More than 200 people with diabetes injured after software issue drained insulin pump batteries

More than 200 people with diabetes were injured when their insulin pumps shut down unexpectedly due to a problem with a connected mobile app, the US Food and Drug Administration said Wednesday.

Version 2.7 of the t:connect Apple iOS app – used with the t:slim X2 insulin pump with Control-IQ – has been recalled due to a software issue that causes the app to crash and relaunch. This cycle drains the pump battery, causing it to shut down sooner than expected and suspend insulin delivery.

The issue “may result in hyperglycemia or even diabetic ketoacidosis, which can be a life-threatening condition due to high blood sugars and lack of insulin,” the FDA said.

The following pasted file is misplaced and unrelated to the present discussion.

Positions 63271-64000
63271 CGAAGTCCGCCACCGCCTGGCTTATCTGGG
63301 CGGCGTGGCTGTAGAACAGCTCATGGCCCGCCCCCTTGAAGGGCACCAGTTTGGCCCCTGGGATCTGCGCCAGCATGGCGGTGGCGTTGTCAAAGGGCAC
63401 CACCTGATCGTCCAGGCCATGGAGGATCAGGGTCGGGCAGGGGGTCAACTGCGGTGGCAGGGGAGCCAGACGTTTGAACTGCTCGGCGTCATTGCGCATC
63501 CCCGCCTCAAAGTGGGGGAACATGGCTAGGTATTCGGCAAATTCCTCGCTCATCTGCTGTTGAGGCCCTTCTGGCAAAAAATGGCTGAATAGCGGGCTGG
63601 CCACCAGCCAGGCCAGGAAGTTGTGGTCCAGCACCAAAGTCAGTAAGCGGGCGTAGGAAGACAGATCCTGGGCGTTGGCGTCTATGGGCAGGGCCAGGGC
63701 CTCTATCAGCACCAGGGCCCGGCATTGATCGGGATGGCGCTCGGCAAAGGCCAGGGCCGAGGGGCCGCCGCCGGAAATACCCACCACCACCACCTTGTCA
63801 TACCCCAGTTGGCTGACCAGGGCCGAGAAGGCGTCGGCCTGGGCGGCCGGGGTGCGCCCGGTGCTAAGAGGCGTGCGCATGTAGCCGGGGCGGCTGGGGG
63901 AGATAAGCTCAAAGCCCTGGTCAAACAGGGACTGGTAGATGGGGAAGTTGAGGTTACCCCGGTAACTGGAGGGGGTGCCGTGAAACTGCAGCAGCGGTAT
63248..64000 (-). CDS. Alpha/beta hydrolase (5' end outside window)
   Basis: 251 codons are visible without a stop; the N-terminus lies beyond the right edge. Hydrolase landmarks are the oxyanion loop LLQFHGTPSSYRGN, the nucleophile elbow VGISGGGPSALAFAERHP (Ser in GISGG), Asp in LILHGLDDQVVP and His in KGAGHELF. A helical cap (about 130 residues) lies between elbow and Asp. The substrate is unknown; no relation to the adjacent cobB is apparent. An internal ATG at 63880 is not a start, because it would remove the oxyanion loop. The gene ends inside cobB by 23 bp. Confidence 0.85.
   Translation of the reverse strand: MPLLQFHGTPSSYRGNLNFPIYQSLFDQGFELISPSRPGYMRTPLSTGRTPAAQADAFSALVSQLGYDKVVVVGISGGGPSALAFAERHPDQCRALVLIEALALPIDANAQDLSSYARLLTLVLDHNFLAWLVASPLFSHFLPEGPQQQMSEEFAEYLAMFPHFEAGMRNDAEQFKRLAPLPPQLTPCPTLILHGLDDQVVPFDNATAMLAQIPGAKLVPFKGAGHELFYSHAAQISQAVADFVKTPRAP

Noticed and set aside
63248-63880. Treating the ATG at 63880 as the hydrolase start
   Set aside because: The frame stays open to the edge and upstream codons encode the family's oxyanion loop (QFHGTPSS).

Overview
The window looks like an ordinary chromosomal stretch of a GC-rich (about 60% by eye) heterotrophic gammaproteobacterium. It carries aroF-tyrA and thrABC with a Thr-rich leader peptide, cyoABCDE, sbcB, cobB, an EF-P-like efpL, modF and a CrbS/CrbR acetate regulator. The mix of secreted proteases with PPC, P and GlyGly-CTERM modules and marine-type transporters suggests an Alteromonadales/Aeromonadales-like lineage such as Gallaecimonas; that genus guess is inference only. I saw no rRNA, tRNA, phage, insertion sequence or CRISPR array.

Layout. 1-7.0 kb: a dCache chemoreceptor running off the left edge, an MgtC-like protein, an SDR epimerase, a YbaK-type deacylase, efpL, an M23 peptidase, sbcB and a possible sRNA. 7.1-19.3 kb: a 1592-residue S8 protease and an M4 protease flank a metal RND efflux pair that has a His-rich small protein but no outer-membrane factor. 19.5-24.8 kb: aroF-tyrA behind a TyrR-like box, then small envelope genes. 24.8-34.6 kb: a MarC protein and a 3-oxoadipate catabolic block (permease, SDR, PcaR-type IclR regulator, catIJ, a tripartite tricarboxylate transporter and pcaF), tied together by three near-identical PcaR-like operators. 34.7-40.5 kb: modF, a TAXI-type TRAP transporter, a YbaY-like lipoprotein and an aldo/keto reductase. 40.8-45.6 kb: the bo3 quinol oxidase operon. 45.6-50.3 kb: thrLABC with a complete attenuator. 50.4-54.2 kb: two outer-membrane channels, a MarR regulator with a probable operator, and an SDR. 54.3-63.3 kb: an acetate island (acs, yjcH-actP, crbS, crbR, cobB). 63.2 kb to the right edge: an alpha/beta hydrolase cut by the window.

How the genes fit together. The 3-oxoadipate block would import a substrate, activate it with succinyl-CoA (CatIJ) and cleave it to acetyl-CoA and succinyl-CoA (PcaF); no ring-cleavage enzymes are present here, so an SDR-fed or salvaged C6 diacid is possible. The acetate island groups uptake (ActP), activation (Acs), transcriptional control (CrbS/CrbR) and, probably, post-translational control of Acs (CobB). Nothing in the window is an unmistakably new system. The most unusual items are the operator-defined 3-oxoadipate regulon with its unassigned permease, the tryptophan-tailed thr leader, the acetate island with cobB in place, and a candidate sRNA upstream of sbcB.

The agency said there have been 224 reported injuries as of April 15. No deaths have been reported.

The app was distributed from February 12 through March 13, and more than 85,000 have been recalled, the agency said in its announcement of the Class I recall – the most serious type of recall.

On March 26, Tandem Diabetes Care Inc. sent affected customers a device correction letter requesting that users update the mobile app to version 2.7.1 or later. In its letter, Tandem said people should continue to use the pumps and update the app. Users should pay attention to system alerts, including monitoring the pump’s battery level, and ensure that it’s fully charged or near full before going to sleep.

Customers in the United States can contact the Tandem Diabetes Care Technical Support Team at (877) 801-6901 for more information.

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